they went to prepare the supper, He mingled with the crowd gathered about a dead dog. He listened to their heartless and cruel taunts : “ Good enough for it, miserable cur!” “Look at its hangdog face,” said another. “Kick it out of sight!” said a third. But God the Saviour, who created all things, quietly said, “Pearls could not equal the whiteness of its teeth!”
“He prayeth well who loveth well
Both man and bird and beast:
All things both great and small.
He made and loveth all.”
R EING prayed to death.”
1. Among the many superstitions of these most superstitious people, the natives, are many quaint and harmless ones—many, too, like to our own (and, doubtless, learned or caught from the early missionaries and others) foolish and ludicrous; and not a few of their own—Hawaiian-born and bred—that are not only dreadful, but positively terrible, in their significance !
It is not for me to say how far or how fast mind acts and reacts upon mind, when primed and loaded with an eager, greedy desire to destroy, for instance, some hated, hunted and doomed victim!
A certain number, a secret conclave, will “pray Maiola to death "--and certain it is that Maiola sometimes dies! Maiola I knew very well, and saw him almost daily for a few years; he was one of the very finest-looking of his race-tall, well-formed, handsome, and strong and healthy, for anything I could see to the contrary. Suddenly he began to fail in strength, and in spirits as well, went to another island for a change-came back again, growing all the while, month after month, weaker, more helpless, and more dispirited-lying all day in his hut doing nothing. When the natives were questioned they would look at one another, glance following glance in quick succession; he was being prayed to death-so they evidently believed! That was simply all, and all there was about it; his people would do what they could, all they could ; but medicines, doctors, hospitals were to their minds all “no use.” He was "being prayed to death”—and die he must, and die he did! To my mind, he simply took a violent cold, as the natives do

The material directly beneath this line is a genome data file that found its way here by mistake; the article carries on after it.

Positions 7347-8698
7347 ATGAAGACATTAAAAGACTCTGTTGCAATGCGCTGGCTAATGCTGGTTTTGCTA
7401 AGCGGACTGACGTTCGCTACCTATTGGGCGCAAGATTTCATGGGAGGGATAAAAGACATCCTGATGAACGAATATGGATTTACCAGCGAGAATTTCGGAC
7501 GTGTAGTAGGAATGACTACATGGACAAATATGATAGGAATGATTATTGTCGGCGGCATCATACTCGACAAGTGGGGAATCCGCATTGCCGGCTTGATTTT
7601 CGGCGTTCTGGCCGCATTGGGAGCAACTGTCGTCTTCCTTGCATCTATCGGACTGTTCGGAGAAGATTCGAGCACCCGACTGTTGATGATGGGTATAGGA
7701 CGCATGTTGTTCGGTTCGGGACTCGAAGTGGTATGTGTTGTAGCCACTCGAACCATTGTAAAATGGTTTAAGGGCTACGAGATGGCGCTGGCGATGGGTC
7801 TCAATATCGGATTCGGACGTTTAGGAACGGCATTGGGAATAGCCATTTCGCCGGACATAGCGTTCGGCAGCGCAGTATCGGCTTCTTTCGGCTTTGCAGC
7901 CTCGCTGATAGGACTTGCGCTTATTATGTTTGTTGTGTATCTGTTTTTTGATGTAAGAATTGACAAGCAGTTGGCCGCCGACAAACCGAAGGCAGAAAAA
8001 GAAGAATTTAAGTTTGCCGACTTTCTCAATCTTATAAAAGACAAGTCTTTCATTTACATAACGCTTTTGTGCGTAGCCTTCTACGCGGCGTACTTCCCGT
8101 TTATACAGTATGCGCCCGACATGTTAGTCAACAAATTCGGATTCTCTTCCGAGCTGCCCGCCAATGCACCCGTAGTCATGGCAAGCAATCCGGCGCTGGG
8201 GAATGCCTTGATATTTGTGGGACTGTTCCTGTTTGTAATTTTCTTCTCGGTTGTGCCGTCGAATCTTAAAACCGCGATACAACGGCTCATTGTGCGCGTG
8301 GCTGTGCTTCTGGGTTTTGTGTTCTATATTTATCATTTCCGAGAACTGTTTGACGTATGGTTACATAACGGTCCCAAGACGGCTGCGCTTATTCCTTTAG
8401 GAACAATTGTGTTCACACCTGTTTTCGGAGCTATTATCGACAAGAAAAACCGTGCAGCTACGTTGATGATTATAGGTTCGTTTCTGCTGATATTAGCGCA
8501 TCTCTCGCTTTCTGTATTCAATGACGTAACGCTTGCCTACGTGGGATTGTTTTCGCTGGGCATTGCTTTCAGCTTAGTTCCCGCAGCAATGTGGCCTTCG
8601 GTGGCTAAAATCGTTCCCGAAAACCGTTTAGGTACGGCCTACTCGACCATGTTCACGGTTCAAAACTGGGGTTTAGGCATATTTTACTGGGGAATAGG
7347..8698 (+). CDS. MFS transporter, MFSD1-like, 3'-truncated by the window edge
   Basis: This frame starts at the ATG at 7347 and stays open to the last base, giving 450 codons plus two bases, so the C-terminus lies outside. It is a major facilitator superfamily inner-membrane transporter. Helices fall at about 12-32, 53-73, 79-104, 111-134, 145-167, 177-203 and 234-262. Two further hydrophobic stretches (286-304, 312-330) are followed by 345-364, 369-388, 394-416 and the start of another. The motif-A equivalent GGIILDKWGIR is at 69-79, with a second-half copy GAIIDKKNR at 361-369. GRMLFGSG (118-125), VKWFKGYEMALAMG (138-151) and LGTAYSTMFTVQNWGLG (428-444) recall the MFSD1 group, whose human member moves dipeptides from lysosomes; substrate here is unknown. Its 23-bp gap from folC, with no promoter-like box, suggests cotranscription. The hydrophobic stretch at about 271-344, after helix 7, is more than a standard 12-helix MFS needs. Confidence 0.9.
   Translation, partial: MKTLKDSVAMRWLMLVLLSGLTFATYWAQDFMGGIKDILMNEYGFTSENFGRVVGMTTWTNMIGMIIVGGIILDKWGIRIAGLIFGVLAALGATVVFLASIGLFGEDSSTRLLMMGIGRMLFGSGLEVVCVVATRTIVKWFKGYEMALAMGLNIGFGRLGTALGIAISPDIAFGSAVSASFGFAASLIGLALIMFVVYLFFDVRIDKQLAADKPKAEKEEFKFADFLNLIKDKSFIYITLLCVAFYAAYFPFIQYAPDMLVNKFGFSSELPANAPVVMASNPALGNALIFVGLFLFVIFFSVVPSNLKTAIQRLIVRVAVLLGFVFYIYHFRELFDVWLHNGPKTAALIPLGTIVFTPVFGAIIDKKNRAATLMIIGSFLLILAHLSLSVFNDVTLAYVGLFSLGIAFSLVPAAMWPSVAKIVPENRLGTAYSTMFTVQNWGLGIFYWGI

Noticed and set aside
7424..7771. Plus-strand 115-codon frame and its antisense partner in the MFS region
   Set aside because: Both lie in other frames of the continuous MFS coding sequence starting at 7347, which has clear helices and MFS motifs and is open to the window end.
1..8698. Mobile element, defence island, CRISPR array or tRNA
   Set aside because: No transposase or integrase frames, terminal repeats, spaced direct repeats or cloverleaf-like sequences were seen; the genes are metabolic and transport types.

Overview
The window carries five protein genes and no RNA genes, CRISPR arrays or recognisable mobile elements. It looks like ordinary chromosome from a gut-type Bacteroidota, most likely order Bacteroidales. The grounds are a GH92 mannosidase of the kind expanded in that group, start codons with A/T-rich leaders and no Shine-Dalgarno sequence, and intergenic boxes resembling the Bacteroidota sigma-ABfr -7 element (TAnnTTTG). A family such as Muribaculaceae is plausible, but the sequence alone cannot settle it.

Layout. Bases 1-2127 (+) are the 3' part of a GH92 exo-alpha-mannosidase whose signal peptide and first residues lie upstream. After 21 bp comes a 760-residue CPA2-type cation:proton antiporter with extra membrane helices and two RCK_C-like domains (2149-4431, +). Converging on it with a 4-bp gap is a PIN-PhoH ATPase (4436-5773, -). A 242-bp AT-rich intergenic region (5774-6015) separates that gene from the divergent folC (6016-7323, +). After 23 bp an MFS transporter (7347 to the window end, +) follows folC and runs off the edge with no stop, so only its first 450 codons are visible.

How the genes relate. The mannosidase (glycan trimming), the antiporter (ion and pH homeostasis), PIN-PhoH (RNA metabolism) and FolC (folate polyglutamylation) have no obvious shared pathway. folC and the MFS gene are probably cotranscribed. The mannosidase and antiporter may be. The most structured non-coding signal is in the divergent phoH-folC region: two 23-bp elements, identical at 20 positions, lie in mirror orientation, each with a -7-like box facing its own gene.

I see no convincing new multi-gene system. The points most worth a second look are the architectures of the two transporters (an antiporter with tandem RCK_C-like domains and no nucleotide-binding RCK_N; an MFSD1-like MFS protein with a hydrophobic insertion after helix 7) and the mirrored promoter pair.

-very susceptible to a chill-neglected it, would not go to the hospital (“Queen Emma's Hospital,” which is very well managed); asthma followed, quick consumption, dropsy, and the poor fellow paid the last debt! “Maiola is dead.” And for one night, and a small part of a day only (in this climate), may we, his relatives, sing our weird, unearthly meles in his praise -telling in odd, plaintive chant his good deeds and noble qualities; send for all his friends and ours to come and mourn and sing and wail with and for us; cry, and laugh, and smoke (passing the pipe around from mouth to mouth), and eat fish and poi; then we will give him Christian burial, cover his grave with leis and blossoms, and come away content that all is well with Maiola.
And these superstitions can never be wholly uprooted in any nation or people so long as the world stands, and we are still mortal beings.
“However lightly it may be ridiculed, yet the attention involuntarily yielded to it whenever it is made the subject of serious discussion, and its preva